I now have a theory that each of the Left Behind books was written in a month, like a NaNoWriMo novel (Left Behind predates NaNoWriMo) and sent directly to the publisher, who skipped over the editing part. This theory explains why the series is so badly written.
Here’s a fellow, you say, who used to come before us as a moral and religious writer, and now, if you please, he’s written a whole chapter describing his old school as a very furnace of impure loves without one word on the heinousness of the sin. But there are two reasons. One you shall hear before this chapter ends. The other is that, as I have said, the sin in question is one of the two (gambling is the other) which I have never been tempted to commit. I will not indulge in futile philippics against enemies I never met in battle.
(“This means, then, that all the other vices you have so largely written about…” Well, yes, it does, and more’s the pity; but it’s nothing to our purpose at the moment.)
—C. S. Lewis, Surprised by Joy: The Shape of My Early Life
At tonight’s NaNo meeting, someone suggested (and forgive me for wildly quoting) that Catholics have everyone else beat on feeling guilty. “What do Catholics feel guilty about?” I asked. “Everything!” rang the chorus of two. No further details came forth, so I was left to consider the question on my own.
Guilt plays a large part in my novel, and I began to consider the large number of things about which I’ve ever felt guilty, and a number of others for which I could have felt guilty but never did. It’s a long, mixed list, which I preface by saying (at a serious risk of being misunderstood by the wrong people) that I have not felt guilty about every single one of these items, as I have not experienced every single one of them. I do not say that anyone should or should not feel guilty about any specific item. In fact, I am currently offering no opinion whatsoever about the suitability of feeling guilty about any of these items. This list, in fact, is not about me. Suffice it to say that I have read enough Ellen G. White, attended enough years of SDA schools, and had the misfortune (or good luck, depending on your perspective) of being raised in a household who thought that many of these items were guilt-worthy. I present this list to you in alphabetic order, not in stream-of-consciousness order.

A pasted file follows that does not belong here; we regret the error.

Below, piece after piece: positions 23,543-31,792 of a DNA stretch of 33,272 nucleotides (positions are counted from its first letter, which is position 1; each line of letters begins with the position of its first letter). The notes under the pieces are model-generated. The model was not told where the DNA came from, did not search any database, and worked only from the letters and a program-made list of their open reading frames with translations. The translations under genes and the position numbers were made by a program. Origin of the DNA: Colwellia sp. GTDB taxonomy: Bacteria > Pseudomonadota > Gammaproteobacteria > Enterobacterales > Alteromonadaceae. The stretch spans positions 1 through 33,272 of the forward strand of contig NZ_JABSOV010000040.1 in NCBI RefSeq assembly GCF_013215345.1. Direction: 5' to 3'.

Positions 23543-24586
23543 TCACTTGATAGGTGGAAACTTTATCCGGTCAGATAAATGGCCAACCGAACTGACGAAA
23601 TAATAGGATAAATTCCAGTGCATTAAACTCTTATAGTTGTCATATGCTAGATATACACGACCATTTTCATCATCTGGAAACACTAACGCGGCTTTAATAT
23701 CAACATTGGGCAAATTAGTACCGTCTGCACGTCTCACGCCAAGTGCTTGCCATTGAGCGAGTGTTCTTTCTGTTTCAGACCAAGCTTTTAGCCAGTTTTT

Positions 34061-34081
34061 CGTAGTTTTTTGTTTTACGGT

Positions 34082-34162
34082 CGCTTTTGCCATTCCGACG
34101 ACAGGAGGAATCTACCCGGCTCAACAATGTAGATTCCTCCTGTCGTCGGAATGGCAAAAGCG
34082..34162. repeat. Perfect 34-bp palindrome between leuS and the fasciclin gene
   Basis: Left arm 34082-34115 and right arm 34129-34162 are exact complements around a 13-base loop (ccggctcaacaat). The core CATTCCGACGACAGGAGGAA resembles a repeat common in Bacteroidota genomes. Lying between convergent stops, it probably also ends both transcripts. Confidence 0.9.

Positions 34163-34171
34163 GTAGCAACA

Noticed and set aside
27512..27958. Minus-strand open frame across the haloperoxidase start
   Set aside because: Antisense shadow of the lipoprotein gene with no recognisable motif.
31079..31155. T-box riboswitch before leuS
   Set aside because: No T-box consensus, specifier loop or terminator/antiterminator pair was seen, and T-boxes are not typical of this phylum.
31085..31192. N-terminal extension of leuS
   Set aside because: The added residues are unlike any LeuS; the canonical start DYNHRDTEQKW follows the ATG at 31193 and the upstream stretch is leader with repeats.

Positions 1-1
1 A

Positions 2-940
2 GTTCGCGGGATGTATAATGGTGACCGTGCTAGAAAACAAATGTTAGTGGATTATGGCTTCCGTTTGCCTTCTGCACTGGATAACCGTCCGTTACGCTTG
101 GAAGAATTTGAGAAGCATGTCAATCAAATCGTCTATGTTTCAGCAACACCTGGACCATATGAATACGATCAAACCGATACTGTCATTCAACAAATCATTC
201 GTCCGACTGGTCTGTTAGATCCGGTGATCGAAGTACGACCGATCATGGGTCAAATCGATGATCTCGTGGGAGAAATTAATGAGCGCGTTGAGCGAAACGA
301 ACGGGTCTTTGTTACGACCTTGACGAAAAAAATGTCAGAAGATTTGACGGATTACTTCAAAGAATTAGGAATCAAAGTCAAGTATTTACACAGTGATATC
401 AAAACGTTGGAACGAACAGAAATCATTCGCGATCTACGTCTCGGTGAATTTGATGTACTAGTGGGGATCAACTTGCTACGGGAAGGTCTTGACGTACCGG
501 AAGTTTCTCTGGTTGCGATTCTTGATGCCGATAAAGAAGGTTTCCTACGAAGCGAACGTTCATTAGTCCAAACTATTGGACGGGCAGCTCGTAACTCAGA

- Attending the ballet
- Breaking the Sabbath
- Dancing with one’s spouse
- Drinking anything but water
- Drinking milk
- Eating any fat
- Eating cheese
- Eating eggs
- Eating fish
- Eating meat
- Eating out on the Sabbath
- Eating unclean meat
- Holding hands
- Listening to rock music
- Making jokes on the Sabbath
- Not going to church
- Not going to Sabbath School
- Not studying the Sabbath School lesson
- Not tithing
- Not witnessing
- Playing cards
- Reading fiction
- Reading non-fiction
- Riding a bicycle
- Same-sex sex
- Self abuse (also known as masturbation)
- Sex before marriage
- Shopping on the Sabbath
- Studying the Sabbath School lesson, but not every day
- Swimming in mixed company
- Swimming on the Sabbath
- Taking the biggest dessert
- Viewing porn
- Wading on the Sabbath
- Watching movies at home
- Watching movies on the Sabbath
- Water skiing on the Sabbath
- Wearing a bathing suit on the Sabbath
- Wearing jewelry
- Wearing makeup
- Wearing pants (if you’re a girl)
- Wearing shorts
- Working on the Sabbath
This list is not intended to be comprehensive, and I’m currently not offering any criticism of any items on this list. But I’d love to know what you’ve ever felt guilty about. You’re welcome to respond in comments, either anonymously or not.
If you are not careful, station KFKD will play in your head twenty-four hours a day, nonstop, in stereo. Out of the right speaker in your inner ear will come the endless stream of self-aggrandizement, the recitation of one’s specialness, of how much more open and gifted and brilliant and knowing and misunderstood and humble one is. Out of the left speaker will be the rap songs of self-loathing, the lists of all the things one doesn’t do well, of all the mistakes one had made today and over an entire lifetime, the doubt, the assertion that everything that one touches turns to shit, that one doesn’t do relationships well, that one is in every way a fraud, incapable of selfless love, that one has no talent or insight, and on and on and on. You might as well have heavy-metal music piped in through headphones while you’re trying to get your work done. You have to get things quiet in your head so you can hear your characters and let them guide your story.
—Anne Lamott, Bird by Bird: Some Instructions on Writing and Life, page 116
I call the DJ of my personal KFKD Radio by her rightful name—Barb.
Barb and I go way back. She’s a one-note DJ—she only plays out of the left speaker, but oh!—how well she plays it! Songs of fear, songs of wretchedness, songs of selfishness, songs of stupidity. She uses a heavy touch when a whisper would do. She drowns out truth and beauty and love with the music of self-hatred. It’s herself she hates, but with distraction and smoke and mirrors she makes me think that it’s me instead.
I’d fire her, but she’s like an urban-legend Ouija board—I kick her out, and she comes back.
So I’ll settle for turning her off. Because my hand can still work the radio knob.